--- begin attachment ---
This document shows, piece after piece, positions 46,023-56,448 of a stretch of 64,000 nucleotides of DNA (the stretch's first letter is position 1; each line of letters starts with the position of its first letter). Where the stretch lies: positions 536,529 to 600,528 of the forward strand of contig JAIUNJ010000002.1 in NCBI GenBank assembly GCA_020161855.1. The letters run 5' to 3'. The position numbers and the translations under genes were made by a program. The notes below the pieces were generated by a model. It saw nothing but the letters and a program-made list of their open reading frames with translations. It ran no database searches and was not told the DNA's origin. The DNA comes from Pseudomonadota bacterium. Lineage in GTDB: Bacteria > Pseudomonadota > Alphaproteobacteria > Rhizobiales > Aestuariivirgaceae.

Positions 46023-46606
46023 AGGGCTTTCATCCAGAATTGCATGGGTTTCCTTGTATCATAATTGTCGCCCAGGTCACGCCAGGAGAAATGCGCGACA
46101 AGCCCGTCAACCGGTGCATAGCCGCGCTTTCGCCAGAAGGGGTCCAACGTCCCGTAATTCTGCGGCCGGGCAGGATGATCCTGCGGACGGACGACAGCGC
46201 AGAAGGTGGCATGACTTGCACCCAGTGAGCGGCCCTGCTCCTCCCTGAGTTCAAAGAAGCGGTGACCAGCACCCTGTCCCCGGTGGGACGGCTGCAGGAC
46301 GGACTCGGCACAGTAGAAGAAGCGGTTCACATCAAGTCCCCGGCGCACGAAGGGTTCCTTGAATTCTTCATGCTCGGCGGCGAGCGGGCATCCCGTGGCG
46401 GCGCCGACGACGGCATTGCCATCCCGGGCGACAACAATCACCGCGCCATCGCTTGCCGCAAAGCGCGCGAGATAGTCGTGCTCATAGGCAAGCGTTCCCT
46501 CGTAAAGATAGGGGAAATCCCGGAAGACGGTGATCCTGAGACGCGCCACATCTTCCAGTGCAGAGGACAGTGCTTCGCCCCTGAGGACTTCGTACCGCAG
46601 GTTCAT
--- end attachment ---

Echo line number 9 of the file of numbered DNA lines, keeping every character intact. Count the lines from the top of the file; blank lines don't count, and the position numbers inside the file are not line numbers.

46601 GTTCAT